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0 (0) Rashmi Bansal is a writer, entrepreneur and a motivational speaker. An author of 10 bestselling books on entrepreneurship which have sold more than 1.2 ….

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Story 15: Taking a chance

Story 15: Taking a chance

Tathagata Chatterjee led a routine and predictable life, and that’s the way he liked it. He had been a studious schoolboy, sincere college student and now, he was a conscientious Professor of Chemistry at Sarat Bose College of Arts and Science in Kolkata. It was a good job, with fixed hours and fixed salary. What more could a Bangla bandhu ask for?

“I am not in this rat race,” you know, he would say to Ashok, his childhood friend who was a successful Marwari businessman.

What did these Marwaris know anyway? They’d never had the pleasure of eating Chingri Mala Curry or Kosha Mangsho. Nor would they spend an afternoon playing chess or having discussing the macropraxis of alienation at the College Street Coffee House. No baba, those chaps were too busy, making money. And more money. And even more money.

One evening, as was his habit, Chatterjee babu dropped by at the local barber shop, in need of a haircut. But there was a long line of people, waiting their turn. It was especially urgent to get it done, in view of the NAAC inspection visit at the college, the next morning. So he took the quick decision of entering the fancy Air-cool Men’s Saloon next door.

As the name suggested, it was air-conditioned. Which gave welcome relief from Kolkata’s heat. A smart young man in a uniform beckoned him onto a padded chair and asked what kind of cut sir would like. Tathagata was secretly thrilled with this deferential treatment. As for what cut, well, he had no clue but pointed to the cover of the magazine lying on the table in front of him. 

“Bhalo, sir, bhalo choice,” said the young man and began snipping away. 

Enveloped in the sweet scent of fancy hair oils and serums, sipping a cup of herbal tea, Tathagata slipped away into the land of dreams. Didn’t he deserve to pamper himself, once in a while? And in this altered state of consciousness, the loud voice of a man sitting next to him, pierced his very soul. 

“Buy Naveen Castings, buy it, I tell you,” said the voice.”100% return assured in 6 months.”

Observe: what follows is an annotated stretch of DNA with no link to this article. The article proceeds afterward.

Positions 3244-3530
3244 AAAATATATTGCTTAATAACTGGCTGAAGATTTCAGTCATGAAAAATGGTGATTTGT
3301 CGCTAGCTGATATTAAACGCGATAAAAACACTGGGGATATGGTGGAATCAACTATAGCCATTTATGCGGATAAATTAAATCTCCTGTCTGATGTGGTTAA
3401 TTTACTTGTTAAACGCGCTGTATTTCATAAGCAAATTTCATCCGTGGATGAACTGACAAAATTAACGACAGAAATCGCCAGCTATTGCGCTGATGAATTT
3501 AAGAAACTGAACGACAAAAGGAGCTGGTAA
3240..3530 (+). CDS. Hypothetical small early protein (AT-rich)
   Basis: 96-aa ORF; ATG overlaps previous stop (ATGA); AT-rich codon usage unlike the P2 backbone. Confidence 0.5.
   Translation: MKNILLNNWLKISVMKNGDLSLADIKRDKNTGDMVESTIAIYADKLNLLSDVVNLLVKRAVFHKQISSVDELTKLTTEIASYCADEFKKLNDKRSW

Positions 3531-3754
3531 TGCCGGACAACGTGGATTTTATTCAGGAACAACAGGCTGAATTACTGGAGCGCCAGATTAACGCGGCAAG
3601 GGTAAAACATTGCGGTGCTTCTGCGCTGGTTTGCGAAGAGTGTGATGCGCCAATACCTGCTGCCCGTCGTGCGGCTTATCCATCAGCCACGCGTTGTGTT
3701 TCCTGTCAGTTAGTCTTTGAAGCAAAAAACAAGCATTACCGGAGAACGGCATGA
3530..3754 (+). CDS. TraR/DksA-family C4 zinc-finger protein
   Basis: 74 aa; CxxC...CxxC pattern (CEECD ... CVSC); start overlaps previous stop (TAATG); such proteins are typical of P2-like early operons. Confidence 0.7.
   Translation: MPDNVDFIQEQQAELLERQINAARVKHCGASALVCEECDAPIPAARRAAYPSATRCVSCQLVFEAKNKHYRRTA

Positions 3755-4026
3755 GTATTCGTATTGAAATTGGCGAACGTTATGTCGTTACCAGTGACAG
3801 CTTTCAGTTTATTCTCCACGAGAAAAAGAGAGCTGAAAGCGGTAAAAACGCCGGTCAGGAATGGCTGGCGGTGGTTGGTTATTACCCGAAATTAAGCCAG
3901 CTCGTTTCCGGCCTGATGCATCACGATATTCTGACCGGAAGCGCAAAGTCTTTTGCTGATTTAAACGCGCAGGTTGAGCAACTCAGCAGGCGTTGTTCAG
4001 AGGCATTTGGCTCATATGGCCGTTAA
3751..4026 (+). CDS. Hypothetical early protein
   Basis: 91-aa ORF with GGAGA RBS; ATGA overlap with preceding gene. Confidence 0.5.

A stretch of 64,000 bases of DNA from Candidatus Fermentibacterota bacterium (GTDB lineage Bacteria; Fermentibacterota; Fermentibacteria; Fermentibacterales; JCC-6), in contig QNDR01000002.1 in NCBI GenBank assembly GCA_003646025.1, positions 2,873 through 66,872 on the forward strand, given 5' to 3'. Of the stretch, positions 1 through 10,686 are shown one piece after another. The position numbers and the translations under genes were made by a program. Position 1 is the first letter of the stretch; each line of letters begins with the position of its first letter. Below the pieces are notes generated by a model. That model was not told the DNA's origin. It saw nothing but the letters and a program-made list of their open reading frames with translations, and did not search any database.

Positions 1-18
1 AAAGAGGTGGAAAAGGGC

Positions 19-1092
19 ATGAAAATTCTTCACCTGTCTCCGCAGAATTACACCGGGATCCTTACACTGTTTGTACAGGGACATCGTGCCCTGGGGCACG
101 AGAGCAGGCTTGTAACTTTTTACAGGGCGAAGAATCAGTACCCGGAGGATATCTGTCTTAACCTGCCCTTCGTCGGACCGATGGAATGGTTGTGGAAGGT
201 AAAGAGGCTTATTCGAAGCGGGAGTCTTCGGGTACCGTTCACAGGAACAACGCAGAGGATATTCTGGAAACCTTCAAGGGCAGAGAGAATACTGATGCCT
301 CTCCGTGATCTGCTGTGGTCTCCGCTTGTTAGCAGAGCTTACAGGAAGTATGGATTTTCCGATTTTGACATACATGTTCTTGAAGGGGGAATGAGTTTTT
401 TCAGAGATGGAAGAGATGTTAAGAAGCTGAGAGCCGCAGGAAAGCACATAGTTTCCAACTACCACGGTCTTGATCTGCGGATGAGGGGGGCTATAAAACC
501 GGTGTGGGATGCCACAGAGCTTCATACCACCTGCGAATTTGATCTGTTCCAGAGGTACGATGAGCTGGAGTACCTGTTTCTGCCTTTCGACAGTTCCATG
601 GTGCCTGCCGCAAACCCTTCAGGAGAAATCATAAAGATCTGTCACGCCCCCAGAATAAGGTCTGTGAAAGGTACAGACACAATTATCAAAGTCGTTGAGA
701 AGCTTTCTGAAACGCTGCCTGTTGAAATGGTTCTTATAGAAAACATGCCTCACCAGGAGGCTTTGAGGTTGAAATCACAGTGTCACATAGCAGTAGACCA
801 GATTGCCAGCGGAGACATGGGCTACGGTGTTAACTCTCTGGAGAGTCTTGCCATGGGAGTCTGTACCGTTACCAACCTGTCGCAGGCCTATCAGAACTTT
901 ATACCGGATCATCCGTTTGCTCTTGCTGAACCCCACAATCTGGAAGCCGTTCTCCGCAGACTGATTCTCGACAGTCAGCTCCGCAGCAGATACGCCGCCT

Tathagatha was shocked. When Fixed Deposit yielded 7.2% (compound interest), who was this, giving 100% return? He pretended to watch himself in the mirror but his ears strained to follow Mr 100%. In the process he ended up having a head massage (heavenly), a shave and a trim. When the helpful young man suggested a manicure, Tathagatha finally called it a day.

And just as well, because, when he got the bill at the counter, Tathagatha almost fainted. The 2 hours he had spent at the saloon cost him Rs 600 (plus GST). Why, this was highway robbery. But what could he do now – create a fuss? He was in a foul mood at home that night and bitterly criticised his wife’s cooking.

The next day he met his childhood friend Ashok and asked him about ‘Naveen Castings’. It was a large company, listed on the stock exchange. What about it?

“Can you buy 100 shares for me?” asked Tathagatha.

Ashok was surprised. His friend had never ever shown an interest in making money. But it was a simple enough request. At the end of 6 months, the 25,000 rupees Tathagatha had spent were indeed 50,000. And that is how he became a regular customer of Aircool Men’s Saloon, including manicure and pedicure, on Thursday evenings.  

Ready and waiting for the next big tip, to fall into his wax-cleaned ears.


April 2020

Tathagatha Chatterjee sits still as his wife, Patralekha, holds forth on his reckless behaviour. Useless fellow, threw 25,000 rupees in the gutter… 

“Then you go to saloon also and waste more money!” she shrieked.

Good luck, Mr Chatterjee. You’ve taken a haircut on your foolish investment, now prepare yourself for the real thing. For hell hath no fury, like a woman, with scissors in her hand.

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2 thoughts on “Story 15: Taking a chance

    1. These faltu kind of shares have nosedived in the corona crisis. So his portfolio ain’t worth much anymore…

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